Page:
Underdog - Complete Collector's Edition
Shout Factory // Unrated // $69.97 // February 21, 2012
Review by Stuart Galbraith IV | posted February 29, 2012
M O V I E
V I D E O
A U D I O
E X T R A S
R E P L A Y
A D V I C E
Highly Recommended
E - M A I L
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R E V I E W S
Graphical Version
A staple of my misguided youth, Underdog (1964-1973, though the last new episodes aired in 1967) was a cartoon series I was anxious to revisit, especially in the lovingly compiled and packaged Complete Collector's Edition, new from Shout! Factory.

The set itself is impressive, though in retrospect I confess to being a trifle disappointed to discover that doesn't really hold up all that well, especially when compared to the similar Rocky & Bullwinkle. Underdog's creators took a clever concept, essentially a parody of Superman (two years before TV's Batman), and ran it into the ground with almost zero variation episode-to-episode. Once you've seen one Underdog show, you've truly seen them all.

That said, the nostalgia factor is undeniable and palpable. The memories came flooding back, vivid little moments seared onto brain cells but not recalled in 40-plus years. Further, while I was quickly satiated after a few episodes, my four-year-old daughter couldn't get enough. ("'Nuther one, Daddy. 'Nuther one.") Possibly she found the extreme repetition of the program appealing, or maybe the simplicity of the stories. Whatever the case, for small children it seems to work just as it did when it was new.

Shout! Factory has gone the extra mile in preparing this series for DVD. Originally broadcast on NBC , then CBS, and then NBC again, Underdog was subsequently syndicated and repackaged multiple times, and the individual cartoon segments making up each half-hour episode were shuffled about like a deck of cards. Shout! Factory commendably has reconstructed the network versions, with the correct segments in their original broadcast order. Some of these film and/or video master elements are missing and, as a result, the video quality varies greatly from segment-to-segment, within each episode. Quality is all over the map, from poor-to-excellent. This was a bold and risky move on the part of disc producer Cliff MacMillan, but the right one I'd say, a decision animation buffs and historians by all rights will genuinely appreciate.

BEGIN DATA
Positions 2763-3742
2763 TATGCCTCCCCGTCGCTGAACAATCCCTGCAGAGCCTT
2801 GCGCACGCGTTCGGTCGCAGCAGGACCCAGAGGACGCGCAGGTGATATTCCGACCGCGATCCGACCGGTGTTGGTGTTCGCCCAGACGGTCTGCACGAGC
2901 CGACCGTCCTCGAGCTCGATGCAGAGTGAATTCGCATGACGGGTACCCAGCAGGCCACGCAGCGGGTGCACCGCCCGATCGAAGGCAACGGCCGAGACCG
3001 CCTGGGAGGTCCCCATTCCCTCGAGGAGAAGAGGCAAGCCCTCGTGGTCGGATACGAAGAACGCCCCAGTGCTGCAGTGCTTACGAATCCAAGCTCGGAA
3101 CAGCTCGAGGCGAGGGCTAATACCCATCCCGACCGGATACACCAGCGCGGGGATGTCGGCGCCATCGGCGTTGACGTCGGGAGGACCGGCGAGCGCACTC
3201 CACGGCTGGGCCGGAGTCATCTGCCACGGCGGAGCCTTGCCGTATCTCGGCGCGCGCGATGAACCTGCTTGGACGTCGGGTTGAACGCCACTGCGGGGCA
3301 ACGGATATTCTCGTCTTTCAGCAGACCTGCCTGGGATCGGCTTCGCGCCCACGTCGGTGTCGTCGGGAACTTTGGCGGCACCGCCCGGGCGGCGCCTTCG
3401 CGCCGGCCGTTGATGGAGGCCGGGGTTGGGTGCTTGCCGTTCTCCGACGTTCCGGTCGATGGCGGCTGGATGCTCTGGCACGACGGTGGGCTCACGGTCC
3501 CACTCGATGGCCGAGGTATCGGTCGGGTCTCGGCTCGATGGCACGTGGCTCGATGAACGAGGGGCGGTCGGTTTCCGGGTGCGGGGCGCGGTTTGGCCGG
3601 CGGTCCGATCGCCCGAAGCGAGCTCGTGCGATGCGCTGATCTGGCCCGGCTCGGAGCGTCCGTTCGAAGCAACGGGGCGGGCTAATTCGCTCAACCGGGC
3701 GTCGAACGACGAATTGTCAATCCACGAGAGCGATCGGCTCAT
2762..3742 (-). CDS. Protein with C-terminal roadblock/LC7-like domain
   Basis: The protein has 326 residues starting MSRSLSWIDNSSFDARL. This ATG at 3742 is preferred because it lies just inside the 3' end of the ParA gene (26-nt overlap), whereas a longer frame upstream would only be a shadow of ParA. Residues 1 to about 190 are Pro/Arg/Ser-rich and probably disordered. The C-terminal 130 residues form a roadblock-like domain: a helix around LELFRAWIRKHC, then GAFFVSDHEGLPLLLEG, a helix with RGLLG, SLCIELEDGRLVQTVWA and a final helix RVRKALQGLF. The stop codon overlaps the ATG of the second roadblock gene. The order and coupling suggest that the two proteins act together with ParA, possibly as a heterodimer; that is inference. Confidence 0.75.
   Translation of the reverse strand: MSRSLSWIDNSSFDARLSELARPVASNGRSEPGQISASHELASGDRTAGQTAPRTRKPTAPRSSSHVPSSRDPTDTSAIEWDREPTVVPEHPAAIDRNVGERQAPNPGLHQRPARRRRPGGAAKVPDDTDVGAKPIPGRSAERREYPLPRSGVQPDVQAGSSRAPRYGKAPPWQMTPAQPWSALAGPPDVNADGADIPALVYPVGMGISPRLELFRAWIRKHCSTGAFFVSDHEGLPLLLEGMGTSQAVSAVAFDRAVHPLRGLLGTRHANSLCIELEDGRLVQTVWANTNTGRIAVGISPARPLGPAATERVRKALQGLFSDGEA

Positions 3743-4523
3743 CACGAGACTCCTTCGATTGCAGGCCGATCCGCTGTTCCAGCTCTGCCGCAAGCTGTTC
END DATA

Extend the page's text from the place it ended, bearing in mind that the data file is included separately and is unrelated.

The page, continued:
The nine-disc set, running 21 hours, also includes bonus cartoons, an original featurette, lots of audio commentaries that include several of the show's original producers/creators and voice actor George S. Irving, and a well-researched booklet essay and detailed episode guide.


The series spoofs Superman and his ilk, with 98-lb. weakling Underdog (voiced by Wally Cox), and his Milquetoast alter ego, Shoeshine Boy, battling criminals mostly based on Hollywood icons. Mad scientist Simon Bar Sinister (Allen Swift), talks just like Lionel Barrymore at his most Barrymorian, while Riff Raff (also Swift), a wolf in gangster's clothing, is a dead ringer for George Raft (with an incongruous dash of Bela Lugosi). Naturally, there's a virginal damsel in distress, Sweet Polly Purebred (Norma MacMillan, in real-life the mother of actors Stefan Arngrim and Alison Arngrim), a Lois Lane-type television reporter.

Just as a big part of Rocky & Bullwinkle's charm was the humorous narration by William Conrad, Underdog opts for a similar approach, this time featuring evocative narration by George S. Irving.

Most Underdog stories are presented as four-episode serials, with two segments per half-hour episode, a format similar to Rocky & Bullwinkle. The remainder of the show is filled out with other segments: for the first two seasons, it was "Go Go Gophers" and "Commander McBragg," while in season three "Klondike Cat," "Tooter Turtle," and previously broadcast segments called "The Hunter" joined the program.